Some of the more common offences relating to dogs are for:
- having a dog that is not registered
- allowing your dog to get outside your premises
- your dog attacking a person or injuring another animal
- setting your dog on, or urging your dog to, attack a person or another animal
- abandoning your animal
- having a noisy dog that .
Charged with an offence
You may also be charged with an under the . This will depend on how serious the offence is. If you are charged you will get a notice to appear, or a to appear, in the Magistrates’ Court. Whether you are depends on the exact facts and circumstances of your case.
Declared dogs and restricted breeds
Some offences are treated more seriously if a council has declared your dog as dangerous or menacing, or if the dog is a restricted breed.
A dangerous dog is a dog that:
- has been trained to attack
- is used to guard non-residential property
- has been declared dangerous by a council.
A menacing dog is a dog that has:
- attacked another animal
- chased or rushed at a person
- bitten a person, but not seriously.
A restricted breed dog is a breed that is banned from import into Australia because it might be dangerous. Five breeds have been banned but only the American Pit Bull Terrier is known to exist in Victoria. The council can declare a dog to be a restricted breed dog if it looks like one.
Your options at court
You have three options at court:
- admit to the charges and ask for – the means your case is treated differently. It is normally for less serious cases. You must agree to certain conditions. You do not get a .
Can I adjourn the hearing?
The penalties you can get will depend on the charge or charges and whether your dog has been declared menacing, dangerous or a restricted breed by a council. The council will be able to tell you what the maximum penalties are for each of your offences.
In most cases the magistrate will give you a fine. You can get fined up to:
- 3 – where a court has ordered you to do something about a barking dog and you ignore the order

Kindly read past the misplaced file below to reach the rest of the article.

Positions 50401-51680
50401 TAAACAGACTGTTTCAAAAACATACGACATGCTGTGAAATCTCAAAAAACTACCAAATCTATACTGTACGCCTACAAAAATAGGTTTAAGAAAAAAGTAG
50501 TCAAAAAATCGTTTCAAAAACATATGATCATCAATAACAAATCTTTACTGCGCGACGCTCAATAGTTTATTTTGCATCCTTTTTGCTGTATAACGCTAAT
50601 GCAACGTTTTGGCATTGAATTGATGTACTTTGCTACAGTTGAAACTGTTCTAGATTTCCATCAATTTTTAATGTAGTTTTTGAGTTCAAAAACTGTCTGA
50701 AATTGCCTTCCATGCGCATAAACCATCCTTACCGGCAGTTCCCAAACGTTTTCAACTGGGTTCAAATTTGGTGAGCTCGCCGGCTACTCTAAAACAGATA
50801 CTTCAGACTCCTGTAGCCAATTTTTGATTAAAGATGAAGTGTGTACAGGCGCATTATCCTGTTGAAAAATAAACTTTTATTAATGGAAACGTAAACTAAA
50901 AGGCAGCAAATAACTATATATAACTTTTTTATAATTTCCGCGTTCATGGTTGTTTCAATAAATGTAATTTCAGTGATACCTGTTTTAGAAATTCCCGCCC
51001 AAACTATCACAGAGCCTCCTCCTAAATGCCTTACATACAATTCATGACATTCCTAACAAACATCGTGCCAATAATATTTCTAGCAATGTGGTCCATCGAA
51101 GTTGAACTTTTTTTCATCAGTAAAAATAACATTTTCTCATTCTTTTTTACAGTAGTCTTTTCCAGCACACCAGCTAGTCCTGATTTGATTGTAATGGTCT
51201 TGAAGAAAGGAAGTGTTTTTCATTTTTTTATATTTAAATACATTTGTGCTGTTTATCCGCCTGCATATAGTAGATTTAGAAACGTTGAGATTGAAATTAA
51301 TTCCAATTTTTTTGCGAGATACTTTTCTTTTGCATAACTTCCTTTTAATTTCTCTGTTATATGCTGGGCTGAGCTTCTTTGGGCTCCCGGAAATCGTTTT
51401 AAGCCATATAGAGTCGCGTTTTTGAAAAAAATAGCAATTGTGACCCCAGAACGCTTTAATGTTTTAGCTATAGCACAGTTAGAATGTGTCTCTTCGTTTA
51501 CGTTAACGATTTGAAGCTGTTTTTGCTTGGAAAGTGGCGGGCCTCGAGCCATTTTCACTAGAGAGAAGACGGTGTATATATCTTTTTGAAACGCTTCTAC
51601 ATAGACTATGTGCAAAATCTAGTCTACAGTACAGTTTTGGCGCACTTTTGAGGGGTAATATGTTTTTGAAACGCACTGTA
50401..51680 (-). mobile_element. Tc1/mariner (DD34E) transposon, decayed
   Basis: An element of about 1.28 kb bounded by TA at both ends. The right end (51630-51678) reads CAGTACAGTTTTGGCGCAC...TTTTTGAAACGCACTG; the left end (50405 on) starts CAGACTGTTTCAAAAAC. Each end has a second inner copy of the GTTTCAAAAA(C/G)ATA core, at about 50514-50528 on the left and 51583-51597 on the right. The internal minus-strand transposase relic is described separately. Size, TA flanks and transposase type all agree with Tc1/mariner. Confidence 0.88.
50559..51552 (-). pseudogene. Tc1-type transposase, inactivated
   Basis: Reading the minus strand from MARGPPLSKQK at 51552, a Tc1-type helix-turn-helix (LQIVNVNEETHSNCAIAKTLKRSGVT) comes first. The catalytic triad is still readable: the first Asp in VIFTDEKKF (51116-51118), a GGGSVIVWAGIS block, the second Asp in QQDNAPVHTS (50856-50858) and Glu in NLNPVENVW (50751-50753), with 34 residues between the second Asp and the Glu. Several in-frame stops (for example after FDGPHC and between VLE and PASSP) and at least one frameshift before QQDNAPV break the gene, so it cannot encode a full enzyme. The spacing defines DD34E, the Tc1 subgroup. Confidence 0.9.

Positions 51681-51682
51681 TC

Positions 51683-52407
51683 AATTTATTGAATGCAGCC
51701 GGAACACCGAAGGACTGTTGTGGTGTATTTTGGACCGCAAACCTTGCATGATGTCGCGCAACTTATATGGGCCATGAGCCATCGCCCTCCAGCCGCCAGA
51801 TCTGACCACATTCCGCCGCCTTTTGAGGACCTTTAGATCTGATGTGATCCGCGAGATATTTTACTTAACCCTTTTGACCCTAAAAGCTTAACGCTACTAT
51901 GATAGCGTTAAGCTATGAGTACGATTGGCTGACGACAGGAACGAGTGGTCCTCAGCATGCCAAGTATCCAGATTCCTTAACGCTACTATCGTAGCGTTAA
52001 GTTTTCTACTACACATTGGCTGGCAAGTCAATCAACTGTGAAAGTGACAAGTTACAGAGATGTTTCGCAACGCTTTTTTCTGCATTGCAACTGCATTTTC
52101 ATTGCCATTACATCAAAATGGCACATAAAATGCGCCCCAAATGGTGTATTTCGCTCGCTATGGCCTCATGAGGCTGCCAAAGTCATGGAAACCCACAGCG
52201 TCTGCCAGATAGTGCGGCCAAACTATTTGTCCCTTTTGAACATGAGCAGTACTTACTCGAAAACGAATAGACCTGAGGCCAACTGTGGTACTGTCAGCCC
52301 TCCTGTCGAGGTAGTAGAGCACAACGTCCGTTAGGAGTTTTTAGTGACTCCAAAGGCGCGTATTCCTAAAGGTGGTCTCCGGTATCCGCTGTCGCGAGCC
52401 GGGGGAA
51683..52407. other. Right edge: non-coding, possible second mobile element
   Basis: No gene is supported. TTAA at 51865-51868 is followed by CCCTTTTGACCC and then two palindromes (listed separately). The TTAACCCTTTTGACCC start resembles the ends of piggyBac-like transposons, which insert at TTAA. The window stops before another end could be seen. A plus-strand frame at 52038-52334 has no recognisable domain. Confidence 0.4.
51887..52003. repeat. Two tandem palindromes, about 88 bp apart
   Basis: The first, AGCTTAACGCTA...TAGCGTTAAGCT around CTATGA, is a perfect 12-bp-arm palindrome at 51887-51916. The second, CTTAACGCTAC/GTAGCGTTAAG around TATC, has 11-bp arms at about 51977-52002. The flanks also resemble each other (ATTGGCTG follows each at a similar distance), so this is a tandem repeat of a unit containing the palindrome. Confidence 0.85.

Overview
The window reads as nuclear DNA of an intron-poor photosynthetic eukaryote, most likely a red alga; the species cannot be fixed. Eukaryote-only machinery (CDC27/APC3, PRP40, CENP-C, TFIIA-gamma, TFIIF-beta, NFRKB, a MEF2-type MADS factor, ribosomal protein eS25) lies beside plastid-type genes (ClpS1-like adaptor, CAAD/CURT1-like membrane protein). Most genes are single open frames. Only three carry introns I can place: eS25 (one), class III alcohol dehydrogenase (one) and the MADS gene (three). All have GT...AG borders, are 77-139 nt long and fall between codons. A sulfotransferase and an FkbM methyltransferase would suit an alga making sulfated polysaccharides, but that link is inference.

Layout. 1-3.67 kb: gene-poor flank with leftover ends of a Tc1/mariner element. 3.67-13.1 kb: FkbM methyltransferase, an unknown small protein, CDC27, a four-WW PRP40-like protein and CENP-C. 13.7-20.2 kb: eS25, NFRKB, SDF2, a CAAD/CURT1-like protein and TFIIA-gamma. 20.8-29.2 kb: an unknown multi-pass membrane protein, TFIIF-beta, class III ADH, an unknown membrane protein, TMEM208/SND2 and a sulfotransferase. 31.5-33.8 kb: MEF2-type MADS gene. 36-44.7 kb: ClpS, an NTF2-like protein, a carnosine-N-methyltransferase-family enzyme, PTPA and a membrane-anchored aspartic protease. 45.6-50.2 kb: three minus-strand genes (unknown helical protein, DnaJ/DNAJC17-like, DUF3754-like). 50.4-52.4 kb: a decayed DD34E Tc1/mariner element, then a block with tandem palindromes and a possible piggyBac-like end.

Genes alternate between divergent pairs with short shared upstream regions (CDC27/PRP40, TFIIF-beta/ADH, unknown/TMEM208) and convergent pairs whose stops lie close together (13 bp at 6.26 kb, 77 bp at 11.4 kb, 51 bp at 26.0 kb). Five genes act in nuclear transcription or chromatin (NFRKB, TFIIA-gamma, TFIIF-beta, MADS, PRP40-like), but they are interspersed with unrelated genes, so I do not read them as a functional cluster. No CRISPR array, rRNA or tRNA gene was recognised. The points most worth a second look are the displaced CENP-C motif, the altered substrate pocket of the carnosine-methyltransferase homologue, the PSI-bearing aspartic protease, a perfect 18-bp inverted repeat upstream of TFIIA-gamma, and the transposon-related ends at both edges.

- 4 penalty units – where the dog rushes at a person or another animal
- 10 penalty units – where the dog is wandering outside your property
- 10 penalty units – where the dog bites a person or another animal and the injury is not serious
- 20 penalty units – where the dog is not registered
- 40 penalty units – where the dog attacks and causes death or serious injury
- 120 penalty units – where the dangerous or restricted breed dog causes death or serious injury.
Let the magistrate know if you might have trouble paying the fine. There are options. You can ask the magistrate to:
- make a plan for you to pay bit by bit
- give you community work instead of the fine.
The penalties are higher and may include jail if your dog has been declared a dangerous dog or a restricted breed dog or if a person is killed or seriously injured.
In deciding what penalties to give, the magistrate looks at:
- how serious your offence is
- if you have been found guilty of similar offences before
- what else is happening in your life.
What else might happen if I am found guilty?
Compensation – the magistrate can make you pay compensation for any damage that the dog does to a person or to any property.
Criminal record – what happens in court goes on your . The court and the police can see your criminal record. Sometimes they can let other people know what is in your criminal record. For example, a criminal record, especially with convictions, may make it harder for you to get some jobs or get visas to some countries.
Can I appeal the magistrate’s decision?
Can I appeal the council’s decision?
If you are found guilty of a dog attack, the council has the power to destroy your dog, even if the court has not ordered this. You can ask the council to formally review its decision if this happens. Act quickly.
If the council does not follow a formal review process you can ask the Supreme Court to review the council’s decision. This could be expensive. Get legal advice before you decide.
How do I pay a fine?
Disclaimer: The material in this print-out relates to the law as it applies in the state of Victoria. It is intended as a general guide only. Readers should not act on the basis of any material in this print-out without getting legal advice about their own particular situations. Victoria Legal Aid disclaims any liability howsoever caused to any person in respect of any action taken in reliance on the contents of the publication.
We help Victorians with their legal problems and represent those who need it most. Find legal answers, chat with us online, or call us. You can speak to us in English or ask for an interpreter. You can also find more legal information at www.legalaid.vic.gov.au
Reviewed 11 April 2022